"...The relationship between nonprofits and government is a marriage that can't end in divorce. Government needs us to deliver our services, and we need government to scale our services to meet our mission. There's no way we can privately fundraise our way out of this..."
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'Scale' used here as a verb means to match the size of one thing in proportion to another. To my surprise I have not found this definition of this word after a short search; the nearest is as a noun:
the relation between the real size of something and its size on a map, model, or diagram:
which I found at Cambridge dictionary. The usage you quote is a noun-as-verb version of this definition. It's commonly used in this way in business jargon, and in computing as 'at scale' to mean that a system, especially a web-based one, will function with a high volume of users, and not just as a small demo or proof of concept.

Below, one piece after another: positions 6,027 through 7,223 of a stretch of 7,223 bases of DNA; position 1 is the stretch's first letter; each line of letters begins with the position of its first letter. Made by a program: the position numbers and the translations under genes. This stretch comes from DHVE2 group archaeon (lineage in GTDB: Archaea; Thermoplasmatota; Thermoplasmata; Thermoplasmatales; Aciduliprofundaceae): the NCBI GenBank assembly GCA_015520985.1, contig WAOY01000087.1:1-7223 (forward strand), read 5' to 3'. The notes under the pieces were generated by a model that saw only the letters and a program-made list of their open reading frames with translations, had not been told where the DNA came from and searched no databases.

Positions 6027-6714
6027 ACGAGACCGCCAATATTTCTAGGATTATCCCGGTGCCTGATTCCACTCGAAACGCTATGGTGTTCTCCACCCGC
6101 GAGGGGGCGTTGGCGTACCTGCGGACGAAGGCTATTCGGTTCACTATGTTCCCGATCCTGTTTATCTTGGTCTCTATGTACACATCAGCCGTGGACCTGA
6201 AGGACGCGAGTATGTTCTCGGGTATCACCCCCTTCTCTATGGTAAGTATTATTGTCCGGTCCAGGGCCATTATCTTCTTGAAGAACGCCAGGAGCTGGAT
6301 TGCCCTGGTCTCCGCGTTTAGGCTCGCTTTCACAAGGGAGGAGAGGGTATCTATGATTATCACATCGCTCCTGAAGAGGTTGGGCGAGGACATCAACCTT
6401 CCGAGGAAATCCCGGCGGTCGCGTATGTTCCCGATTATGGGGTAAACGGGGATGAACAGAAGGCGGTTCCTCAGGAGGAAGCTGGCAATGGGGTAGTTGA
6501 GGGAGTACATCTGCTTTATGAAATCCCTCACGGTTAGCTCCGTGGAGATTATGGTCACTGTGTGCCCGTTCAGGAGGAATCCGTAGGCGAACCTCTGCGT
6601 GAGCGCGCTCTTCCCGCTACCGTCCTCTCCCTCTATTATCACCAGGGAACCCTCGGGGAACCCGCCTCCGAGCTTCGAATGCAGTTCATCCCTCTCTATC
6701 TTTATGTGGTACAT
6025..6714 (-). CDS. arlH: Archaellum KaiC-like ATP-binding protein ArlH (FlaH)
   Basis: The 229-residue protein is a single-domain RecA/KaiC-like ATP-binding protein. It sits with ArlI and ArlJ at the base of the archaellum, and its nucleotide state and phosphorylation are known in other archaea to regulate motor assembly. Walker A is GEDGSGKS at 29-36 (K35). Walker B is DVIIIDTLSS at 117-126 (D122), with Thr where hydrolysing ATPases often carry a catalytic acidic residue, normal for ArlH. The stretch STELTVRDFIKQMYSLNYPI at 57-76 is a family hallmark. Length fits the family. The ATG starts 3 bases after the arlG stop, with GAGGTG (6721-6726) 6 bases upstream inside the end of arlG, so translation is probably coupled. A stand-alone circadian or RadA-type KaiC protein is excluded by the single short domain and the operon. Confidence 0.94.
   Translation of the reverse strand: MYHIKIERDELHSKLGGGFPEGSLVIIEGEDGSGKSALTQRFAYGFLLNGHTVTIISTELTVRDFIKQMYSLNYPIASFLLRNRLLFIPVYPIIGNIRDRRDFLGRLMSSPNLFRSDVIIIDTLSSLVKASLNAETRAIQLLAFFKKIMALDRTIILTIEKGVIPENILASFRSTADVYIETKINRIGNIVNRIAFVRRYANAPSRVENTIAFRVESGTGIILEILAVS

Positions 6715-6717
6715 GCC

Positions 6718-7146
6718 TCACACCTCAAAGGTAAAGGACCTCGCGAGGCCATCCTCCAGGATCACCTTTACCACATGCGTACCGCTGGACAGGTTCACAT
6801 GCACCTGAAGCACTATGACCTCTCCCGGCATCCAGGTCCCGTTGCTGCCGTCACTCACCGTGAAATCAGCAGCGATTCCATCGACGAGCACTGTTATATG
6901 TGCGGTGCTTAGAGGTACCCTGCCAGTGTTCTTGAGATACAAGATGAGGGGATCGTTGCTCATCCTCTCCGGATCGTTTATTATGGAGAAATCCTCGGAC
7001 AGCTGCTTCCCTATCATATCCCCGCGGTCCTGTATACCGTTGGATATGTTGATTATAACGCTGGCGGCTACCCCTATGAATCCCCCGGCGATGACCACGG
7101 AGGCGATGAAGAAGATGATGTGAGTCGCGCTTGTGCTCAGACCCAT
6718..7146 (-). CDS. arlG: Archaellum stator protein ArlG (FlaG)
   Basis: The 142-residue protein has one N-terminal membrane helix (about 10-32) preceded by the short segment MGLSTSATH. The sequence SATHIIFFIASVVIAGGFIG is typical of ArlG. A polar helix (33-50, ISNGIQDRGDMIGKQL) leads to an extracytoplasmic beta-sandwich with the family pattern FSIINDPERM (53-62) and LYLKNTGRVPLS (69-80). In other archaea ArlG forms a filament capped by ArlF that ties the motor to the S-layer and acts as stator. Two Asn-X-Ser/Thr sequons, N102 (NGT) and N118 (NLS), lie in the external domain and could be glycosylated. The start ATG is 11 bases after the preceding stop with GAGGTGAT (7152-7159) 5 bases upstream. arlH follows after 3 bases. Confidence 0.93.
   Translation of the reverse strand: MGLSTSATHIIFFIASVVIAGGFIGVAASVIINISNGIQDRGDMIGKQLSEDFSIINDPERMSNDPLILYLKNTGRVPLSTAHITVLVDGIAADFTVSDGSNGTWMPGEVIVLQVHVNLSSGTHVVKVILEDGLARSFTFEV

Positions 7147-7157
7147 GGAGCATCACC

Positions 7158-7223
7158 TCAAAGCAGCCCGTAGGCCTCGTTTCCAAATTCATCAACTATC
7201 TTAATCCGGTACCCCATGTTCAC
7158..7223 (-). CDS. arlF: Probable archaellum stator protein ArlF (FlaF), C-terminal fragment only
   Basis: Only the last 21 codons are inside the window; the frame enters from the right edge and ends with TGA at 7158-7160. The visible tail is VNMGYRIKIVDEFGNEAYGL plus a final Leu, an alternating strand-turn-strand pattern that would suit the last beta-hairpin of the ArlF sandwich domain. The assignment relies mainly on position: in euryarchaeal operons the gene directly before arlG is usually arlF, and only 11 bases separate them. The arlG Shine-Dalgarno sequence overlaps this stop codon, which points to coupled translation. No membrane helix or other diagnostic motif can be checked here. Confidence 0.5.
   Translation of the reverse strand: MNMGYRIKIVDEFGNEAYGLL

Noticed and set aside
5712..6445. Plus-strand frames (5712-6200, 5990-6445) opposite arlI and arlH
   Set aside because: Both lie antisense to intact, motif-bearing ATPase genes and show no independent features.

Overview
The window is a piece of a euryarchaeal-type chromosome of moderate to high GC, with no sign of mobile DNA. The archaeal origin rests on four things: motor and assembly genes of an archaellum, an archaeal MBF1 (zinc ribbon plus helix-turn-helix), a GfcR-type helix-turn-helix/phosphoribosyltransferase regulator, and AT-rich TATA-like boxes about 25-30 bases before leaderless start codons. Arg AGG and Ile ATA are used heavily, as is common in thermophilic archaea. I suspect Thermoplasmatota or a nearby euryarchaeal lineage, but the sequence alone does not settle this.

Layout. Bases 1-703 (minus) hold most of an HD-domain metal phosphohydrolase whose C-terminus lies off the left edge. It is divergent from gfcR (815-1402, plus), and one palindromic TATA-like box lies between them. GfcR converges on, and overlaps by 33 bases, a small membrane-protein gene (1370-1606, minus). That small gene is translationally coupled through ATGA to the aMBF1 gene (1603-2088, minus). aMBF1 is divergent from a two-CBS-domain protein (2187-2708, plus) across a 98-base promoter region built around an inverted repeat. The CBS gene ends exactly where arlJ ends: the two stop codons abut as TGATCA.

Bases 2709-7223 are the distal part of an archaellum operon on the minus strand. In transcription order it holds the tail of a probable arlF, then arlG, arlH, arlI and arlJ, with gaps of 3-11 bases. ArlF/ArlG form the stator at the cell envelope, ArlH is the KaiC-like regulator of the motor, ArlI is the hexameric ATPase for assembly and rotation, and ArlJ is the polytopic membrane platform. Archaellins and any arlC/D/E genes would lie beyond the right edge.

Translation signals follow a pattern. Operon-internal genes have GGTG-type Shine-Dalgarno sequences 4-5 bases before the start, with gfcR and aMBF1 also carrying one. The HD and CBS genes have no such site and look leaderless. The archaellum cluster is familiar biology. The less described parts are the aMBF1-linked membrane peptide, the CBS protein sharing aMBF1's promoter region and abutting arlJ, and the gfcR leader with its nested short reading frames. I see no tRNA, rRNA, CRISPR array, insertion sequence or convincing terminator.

The OED offers some help with the verb (trans) scale :
b. With down: To reduce in amount according to a fixed scale or standard. Also loosely, to reduce. Also Comb. scale-down attrib. ? orig. U.S.
c. With up: to increase in amount or size according to a fixed scale or standard; to increase from a small scale to a larger scale. Also absol.
The examples are not up to date :
1979 Daily Tel. 19 May 2/1 The original pay claim for a 30 per cent. rise has been scaled down to 16 per cent.
1979 Sci. Amer. Jan. 45/1 Several organizations are currently scaling up from laboratory-size cells to units of demonstration size.
d. To measure or represent (a quantity) in exact proportion to its absolute size or according to an arbitrary defined scale.
e. To alter (a quantity or property) by changing the units in which it is measured; to change the size of (a system or device) while keeping its parts in constant proportion.
I would say that the last highlighted definition is the most relevant, here.